How do I use a variable in a regexp search string?

Discussion in 'Ruby' started by joemac, Jan 30, 2010.

  1. joemac

    joemac Guest

    Hi All,

    I dont know how to use a variable in a regex searchstring.
    ruby seems to only handle hardcoded serachstring in
    regex's. How do you do this. My code is below.

    Also - how do you put a variable name in a
    File.open("filename.txt") statement like this:
    File.open(filevariable) where filevariable can
    be set to anything? I could not find this in
    the docs.

    Thanks, --Joe
    ================ snip code ===============
    #!/usr/bin/ruby

    F = "filename.txt"
    searchstring = ARGV[0]

    print "searchstring is ", searchstring, "\n"


    File.open("filename.txt").each { |line|
    # this fails puts line if line =~ searchstring
    # this fails puts line if line =~ /searchstring/
    # this fails puts line if line =~ "searchstring"

    #this works
    # puts line
    }
     
    joemac, Jan 30, 2010
    #1
    1. Advertising

  2. >
    > I dont know how to use a variable in a regex searchstring.
    > ruby seems to only handle hardcoded serachstring in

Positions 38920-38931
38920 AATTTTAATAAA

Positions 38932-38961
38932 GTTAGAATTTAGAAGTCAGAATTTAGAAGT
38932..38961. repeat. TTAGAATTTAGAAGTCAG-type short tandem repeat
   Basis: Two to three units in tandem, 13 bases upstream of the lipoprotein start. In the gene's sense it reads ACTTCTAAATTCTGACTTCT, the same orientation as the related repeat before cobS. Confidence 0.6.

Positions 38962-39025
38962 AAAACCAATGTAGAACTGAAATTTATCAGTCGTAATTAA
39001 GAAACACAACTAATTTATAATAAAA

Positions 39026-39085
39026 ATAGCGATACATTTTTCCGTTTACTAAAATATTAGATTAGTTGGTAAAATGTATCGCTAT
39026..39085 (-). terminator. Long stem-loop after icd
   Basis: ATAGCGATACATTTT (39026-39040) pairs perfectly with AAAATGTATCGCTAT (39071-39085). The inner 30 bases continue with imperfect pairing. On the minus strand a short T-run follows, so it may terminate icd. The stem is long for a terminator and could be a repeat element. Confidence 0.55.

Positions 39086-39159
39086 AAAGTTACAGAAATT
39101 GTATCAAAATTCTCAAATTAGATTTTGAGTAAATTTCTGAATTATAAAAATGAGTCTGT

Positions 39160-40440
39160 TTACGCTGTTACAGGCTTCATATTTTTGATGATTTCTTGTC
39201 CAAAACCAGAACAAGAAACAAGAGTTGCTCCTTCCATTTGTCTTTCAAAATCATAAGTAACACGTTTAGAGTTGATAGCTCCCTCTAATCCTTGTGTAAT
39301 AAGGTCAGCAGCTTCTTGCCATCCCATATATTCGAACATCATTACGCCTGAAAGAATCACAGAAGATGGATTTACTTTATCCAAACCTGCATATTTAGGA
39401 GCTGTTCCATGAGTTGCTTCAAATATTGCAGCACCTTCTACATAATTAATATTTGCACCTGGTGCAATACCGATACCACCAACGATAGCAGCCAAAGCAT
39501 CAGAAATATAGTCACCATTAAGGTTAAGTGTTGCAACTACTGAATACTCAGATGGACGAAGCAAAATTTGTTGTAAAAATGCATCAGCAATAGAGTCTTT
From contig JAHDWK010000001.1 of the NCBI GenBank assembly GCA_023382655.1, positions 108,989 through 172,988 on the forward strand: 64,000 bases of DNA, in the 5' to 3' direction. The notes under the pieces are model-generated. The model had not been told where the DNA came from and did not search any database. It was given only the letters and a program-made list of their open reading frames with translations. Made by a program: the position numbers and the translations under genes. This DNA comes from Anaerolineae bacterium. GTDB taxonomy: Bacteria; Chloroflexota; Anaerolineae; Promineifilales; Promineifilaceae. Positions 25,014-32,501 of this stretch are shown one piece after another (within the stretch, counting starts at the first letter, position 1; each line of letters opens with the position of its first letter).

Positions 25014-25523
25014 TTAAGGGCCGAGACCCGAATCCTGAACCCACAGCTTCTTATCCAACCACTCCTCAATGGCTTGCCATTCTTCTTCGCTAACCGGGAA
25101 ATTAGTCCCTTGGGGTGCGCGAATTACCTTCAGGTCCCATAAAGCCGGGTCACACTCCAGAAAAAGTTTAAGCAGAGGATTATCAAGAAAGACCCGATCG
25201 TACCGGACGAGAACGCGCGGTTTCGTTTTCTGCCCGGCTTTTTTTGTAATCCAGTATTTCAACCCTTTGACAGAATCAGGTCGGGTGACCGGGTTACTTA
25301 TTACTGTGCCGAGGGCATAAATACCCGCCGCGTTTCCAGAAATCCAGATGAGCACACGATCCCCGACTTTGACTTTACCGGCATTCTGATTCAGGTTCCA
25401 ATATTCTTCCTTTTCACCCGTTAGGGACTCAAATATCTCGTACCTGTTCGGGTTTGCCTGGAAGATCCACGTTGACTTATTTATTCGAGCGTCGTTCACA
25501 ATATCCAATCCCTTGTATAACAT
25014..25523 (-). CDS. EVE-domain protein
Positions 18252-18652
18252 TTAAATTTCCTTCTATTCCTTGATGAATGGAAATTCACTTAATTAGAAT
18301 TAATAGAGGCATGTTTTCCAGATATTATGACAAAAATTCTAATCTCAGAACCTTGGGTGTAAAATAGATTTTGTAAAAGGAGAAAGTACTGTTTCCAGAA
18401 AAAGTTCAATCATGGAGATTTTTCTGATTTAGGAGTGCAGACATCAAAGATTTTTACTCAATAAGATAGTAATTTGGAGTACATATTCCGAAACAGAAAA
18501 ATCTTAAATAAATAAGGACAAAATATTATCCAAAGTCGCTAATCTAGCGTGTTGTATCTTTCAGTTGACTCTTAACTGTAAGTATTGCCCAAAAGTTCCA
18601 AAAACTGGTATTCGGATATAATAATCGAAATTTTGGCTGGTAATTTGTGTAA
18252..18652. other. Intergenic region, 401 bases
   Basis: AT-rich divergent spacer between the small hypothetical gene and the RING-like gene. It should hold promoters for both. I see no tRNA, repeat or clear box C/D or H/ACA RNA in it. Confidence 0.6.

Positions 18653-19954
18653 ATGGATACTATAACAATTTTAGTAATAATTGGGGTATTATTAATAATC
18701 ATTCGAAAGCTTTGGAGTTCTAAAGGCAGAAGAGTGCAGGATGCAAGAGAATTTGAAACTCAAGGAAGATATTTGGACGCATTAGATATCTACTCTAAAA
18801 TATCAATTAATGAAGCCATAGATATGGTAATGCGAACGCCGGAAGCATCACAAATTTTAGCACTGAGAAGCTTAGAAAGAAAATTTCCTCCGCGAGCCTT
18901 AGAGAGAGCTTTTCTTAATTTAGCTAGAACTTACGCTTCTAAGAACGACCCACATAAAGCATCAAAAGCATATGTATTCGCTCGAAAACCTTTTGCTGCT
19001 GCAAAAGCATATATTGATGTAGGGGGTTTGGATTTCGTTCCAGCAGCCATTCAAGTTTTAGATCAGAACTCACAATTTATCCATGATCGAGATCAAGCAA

> regex's. =A0 How do you do this. =A0 My code is below.
    >


    Does this help?

    str =3D "abcdef"
    searchstring =3D "cd"
    p str =3D~ /#{searchstring}/


    Harry
     
    Harry Kakueki, Jan 30, 2010
    #2
    1. Advertising

  3. joemac

    Intransition Guest

    On Jan 29, 10:38=A0pm, Harry Kakueki <> wrote:
    > > I dont know how to use a variable in a regex searchstring.
    > > ruby seems to only handle hardcoded serachstring in
    > > regex's. =A0 How do you do this. =A0 My code is below.

    >
    > Does this help?
    >
    > str =3D "abcdef"
    > searchstring =3D "cd"
    > p str =3D~ /#{searchstring}/


    You may need to escape:

    p str =3D~ /#{Regexp.escape(searchstring)}/
     
    Intransition, Jan 30, 2010
    #3
  4. Thomas Sawyer wrote:
    > On Jan 29, 10:38�pm, Harry Kakueki <> wrote:
    >> > I dont know how to use a variable in a regex searchstring.
    >> > ruby seems to only handle hardcoded serachstring in
    >> > regex's. � How do you do this. � My code is below.

    >>
    >> Does this help?
    >>
    >> str = "abcdef"
    >> searchstring = "cd"
    >> p str =~ /#{searchstring}/

    >
    > You may need to escape:
    >
    > p str =~ /#{Regexp.escape(searchstring)}/


    But note that #{} only makes sense if you're interpolating a variable
    into part of a regex -- say, /January #{year}/. If the variable is the
    whole regex, then it's more sensible to do Regex.new(searchstring).


    Best,
    --